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    Cesano Maderno, Italy
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    Hi kjohann,


    You actually can't do that: Lightstreamer is not a class you can instantiate and launch, it has its own main that needs to be executed: the startServer call you show has to ask the shell to launch a Lightstreamer server. Also you have to wait for the server to be up and running before you can perform any subscription


    Also you can't call dataAdapter.subscribe, you need to create a client (you can use our Java client lib for that) and actually perform a subscription toward the server that in turn will forward it to the adapter.
    If you need the client and the adapter to be in the same process you may create the client inside your dataadapter (let me know if I should expand on this)

    Note that with Lightstreamer you can't publish a message to a client unless the clients subscribe to the related item.

    HTH

  7. #7
    I don't think making a client inside the adapter would solve my problem. That would mean that the class I'm testing is different from the actual class. However, I have though about two possible solutions: Either use a framework like FluentLenium to write tests that uses the browser, or write a "test-client" in java. Either way, I will have to manually start the server before running the tests, which is no all that optimal..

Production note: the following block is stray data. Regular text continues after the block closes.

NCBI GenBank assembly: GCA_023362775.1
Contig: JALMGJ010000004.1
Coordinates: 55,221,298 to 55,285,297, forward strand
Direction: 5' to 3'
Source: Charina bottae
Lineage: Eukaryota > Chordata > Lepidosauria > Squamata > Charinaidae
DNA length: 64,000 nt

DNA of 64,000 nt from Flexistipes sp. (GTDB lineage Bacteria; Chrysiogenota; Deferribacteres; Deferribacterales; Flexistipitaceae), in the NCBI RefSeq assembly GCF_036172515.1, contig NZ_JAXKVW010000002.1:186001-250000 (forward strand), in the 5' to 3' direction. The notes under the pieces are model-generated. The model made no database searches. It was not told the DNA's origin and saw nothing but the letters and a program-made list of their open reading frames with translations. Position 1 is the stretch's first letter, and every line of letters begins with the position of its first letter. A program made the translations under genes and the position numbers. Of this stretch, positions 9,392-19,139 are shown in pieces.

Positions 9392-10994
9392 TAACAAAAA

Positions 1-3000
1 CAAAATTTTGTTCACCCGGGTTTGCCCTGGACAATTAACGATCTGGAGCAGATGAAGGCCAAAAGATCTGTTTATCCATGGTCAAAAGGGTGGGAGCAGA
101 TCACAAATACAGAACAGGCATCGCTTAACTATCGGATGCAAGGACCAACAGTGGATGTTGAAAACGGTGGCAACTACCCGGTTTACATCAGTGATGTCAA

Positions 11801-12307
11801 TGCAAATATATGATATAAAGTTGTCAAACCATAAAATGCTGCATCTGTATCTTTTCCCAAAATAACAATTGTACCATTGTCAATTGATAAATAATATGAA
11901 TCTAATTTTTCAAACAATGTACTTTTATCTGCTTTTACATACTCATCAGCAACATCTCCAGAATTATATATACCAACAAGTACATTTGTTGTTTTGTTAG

8. #8
    Administrator
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    Milan
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    In principle, you can launch the Server inline in your test java process, by invoking the "main" method in the com.lightstreamer.LS class and supplying the path of the configuration file (you can refer to LS.sh for the details).
    However, the Server would still lean on an underlying file system for completing the configuration stuff and finding the Adapters to load.
    Moreover, it wouldn't be possible to close the Server and keep on with the test, eventually launching a new Server instance afterwards.

    Would the above restrictions be acceptable?
    Launching the Server in this way, on the other hand, would allow you to define and instantiate the fake Adapter instances inline in your test code and have them executed by the Server.
    Note that the Server instantiates the Adapter instances by itself, based on the class specified in "adapters.xml";
    but you could write generic wrapper classes for both the Data and Metadata Adapter and have these classes attach at runtime to your running instances of the fake Adapters and delegate to them.

    Otherwise, you should have your test code run the Server as an external process and then stop it by leveraging the provided scripts.
    In this case, it might not be possible to define the fake Adapters inline in the test code.

  9. #9
    Yes, those restrictions are acceptable. As long as I can start and stop the server in my tests, I think that I will be able to write the testcases that I want. Either by the use of fake adapters or by FluentLenium.